Anyway, to leave the arena of religion for more mainstream politics, I’ve also seen left-wing rhetoric along the lines of “being pro-gun is wrong because if you think about it, the presence of guns stifles free speech, which is one of the pillars of our democracy”.  To me this argument appears to be reaching pretty far by making a pretty indirect connection between gun control and a more popular and easier-to-defend American value.  I’m sure that this kind of argumentation is pervasive in right-wing spaces as well — probably lots of bending-over-backwards interpretations of various proposals as boiling down to “more government control” or something like that — but having had very little exposure to those spaces during the last decade, I don’t really know. I see no reason not to suppose that it is present in most ideological communities.

II. Another reason not to draft all arguments as soldiers

In this more general context of separating layers, my point (2) under section III of the last essay (“Upholding a principle that belongs to one ‘layer’ of the disagreement only on grounds of being in the right at another ‘layer’ isn’t upholding the principle at all”) reminds me a lot of something I wrote on my tumblelog (my Tumblr blog) back last August.  I link to it here and insert a more up-to-date revision of it as follows.

One major thrust of the rationalist approach to winning arguments is to avoid the “arguments are soldiers” mentality — that is, the attitude that every argument for one’s side of a debate, whether good or bad, is an ideological weapon and all must be deployed if one is to win on the political battlefield.  The argument against using arguments as weapons is itself a call for separating the object from the meta, but I see another objection: namely, that the use of “arguments as soldiers” oftentimes implicitly weakens the good arguments for one’s own side.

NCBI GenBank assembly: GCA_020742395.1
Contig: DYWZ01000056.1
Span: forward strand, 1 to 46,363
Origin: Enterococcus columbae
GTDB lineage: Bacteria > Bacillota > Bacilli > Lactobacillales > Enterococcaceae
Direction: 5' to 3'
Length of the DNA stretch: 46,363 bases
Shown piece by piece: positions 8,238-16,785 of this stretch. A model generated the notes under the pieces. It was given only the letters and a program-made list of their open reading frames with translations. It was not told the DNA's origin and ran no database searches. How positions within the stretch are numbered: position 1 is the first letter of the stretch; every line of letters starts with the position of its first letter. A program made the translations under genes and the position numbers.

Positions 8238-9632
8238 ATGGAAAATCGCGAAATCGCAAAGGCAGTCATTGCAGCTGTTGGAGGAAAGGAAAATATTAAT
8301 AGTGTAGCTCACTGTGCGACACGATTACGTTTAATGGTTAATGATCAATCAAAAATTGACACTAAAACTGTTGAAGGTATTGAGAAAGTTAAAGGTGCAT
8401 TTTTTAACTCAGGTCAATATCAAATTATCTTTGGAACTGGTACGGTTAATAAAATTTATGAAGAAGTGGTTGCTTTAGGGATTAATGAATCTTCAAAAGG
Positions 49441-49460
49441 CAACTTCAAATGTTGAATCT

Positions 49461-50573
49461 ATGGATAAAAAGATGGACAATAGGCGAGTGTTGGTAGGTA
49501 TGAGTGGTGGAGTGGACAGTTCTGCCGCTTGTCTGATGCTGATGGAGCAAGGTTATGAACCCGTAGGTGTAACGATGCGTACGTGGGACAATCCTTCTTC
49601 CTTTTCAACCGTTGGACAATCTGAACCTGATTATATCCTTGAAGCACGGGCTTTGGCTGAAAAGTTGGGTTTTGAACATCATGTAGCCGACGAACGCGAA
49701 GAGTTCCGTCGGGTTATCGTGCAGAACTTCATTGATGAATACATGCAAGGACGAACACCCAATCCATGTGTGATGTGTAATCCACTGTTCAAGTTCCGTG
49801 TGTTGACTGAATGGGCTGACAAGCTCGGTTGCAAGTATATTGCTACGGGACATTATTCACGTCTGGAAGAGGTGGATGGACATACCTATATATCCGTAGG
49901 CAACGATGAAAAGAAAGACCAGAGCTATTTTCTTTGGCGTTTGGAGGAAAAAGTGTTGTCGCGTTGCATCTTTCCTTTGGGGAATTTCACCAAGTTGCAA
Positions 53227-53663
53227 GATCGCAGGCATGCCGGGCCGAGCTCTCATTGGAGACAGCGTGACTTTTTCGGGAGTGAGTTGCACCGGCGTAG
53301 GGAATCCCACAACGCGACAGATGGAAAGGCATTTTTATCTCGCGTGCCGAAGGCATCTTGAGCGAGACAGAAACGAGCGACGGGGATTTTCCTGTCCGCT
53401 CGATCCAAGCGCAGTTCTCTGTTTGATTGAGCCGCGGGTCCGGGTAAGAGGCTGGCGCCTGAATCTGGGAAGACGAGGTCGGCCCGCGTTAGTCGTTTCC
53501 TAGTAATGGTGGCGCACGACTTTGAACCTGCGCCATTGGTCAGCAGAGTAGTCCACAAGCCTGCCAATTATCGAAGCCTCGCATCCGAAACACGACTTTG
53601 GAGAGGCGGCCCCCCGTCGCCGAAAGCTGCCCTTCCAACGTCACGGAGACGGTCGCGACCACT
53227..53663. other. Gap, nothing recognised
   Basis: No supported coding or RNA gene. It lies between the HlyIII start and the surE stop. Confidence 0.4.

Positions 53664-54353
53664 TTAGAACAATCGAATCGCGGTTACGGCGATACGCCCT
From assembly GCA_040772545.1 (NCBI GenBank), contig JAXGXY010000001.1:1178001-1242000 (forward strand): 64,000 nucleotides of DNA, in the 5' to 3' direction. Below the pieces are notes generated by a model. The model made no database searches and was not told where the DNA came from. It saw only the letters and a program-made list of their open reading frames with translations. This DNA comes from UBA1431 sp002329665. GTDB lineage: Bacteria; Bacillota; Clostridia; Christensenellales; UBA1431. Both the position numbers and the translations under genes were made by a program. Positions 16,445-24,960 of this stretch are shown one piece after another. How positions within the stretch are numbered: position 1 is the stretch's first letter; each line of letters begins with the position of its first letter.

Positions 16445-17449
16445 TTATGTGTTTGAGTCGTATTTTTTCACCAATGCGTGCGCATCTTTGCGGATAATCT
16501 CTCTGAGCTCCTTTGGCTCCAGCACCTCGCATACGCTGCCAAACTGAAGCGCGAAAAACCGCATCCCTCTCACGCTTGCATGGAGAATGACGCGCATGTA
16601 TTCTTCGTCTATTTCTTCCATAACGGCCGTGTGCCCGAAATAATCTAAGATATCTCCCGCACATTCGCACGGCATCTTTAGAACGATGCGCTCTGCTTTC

To give an example of this, I’m afraid I’m going to dredge up a horrible event from last summer: the Pulse shooting (~50 people killed at an Orlando nightclub).  I was traveling at the time it happened and wasn’t able to research all the updates on what was or wasn’t known about the killer hour by hour, so for a few days I was relying on what was popping up on my Facebook newsfeed.  As tragedies go, this one was especially tricky to respond to rhetorically because in the immediate aftermath, as there were so many potential political elements of it pertaining to all sides: in particular, Islam, homophobia, and guns.

Within a day, my Facebook was blowing up with articles giving particular views of the very sparse information we had on the killer at that moment.  The main two groups contributing to the political discussion seemed to be liberals who wanted to play up his homophobia and conservatives (as well as a few anti-Islam liberals / libertarians) who wanted to play up his Muslim-ness.  At the time, judging from preliminary reports I saw trickling in, the levels of both of these traits were unclear.  There were rumors in the early hours of the aftermath that he himself was a regular at the club, and that he had a gay dating app on his phone.  Meanwhile, while it was clear that he was a Muslim, he was raised in America, it wasn’t so clear exactly how strong his ties to ISIS and “radical Islam” were.